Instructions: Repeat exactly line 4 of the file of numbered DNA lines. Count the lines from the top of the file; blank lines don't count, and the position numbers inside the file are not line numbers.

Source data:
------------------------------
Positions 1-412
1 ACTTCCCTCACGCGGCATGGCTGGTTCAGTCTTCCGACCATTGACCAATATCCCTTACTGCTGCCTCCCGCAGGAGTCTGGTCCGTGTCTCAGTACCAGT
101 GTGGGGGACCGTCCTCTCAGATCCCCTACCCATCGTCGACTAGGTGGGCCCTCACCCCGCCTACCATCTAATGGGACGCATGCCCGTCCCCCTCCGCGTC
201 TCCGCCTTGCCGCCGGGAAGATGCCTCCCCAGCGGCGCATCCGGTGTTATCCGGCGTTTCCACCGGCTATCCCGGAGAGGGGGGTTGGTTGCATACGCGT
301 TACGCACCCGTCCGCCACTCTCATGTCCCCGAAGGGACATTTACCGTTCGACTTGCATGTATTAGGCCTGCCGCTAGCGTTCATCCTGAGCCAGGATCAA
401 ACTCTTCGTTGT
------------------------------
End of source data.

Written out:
201 TCCGCCTTGCCGCCGGGAAGATGCCTCCCCAGCGGCGCATCCGGTGTTATCCGGCGTTTCCACCGGCTATCCCGGAGAGGGGGGTTGGTTGCATACGCGT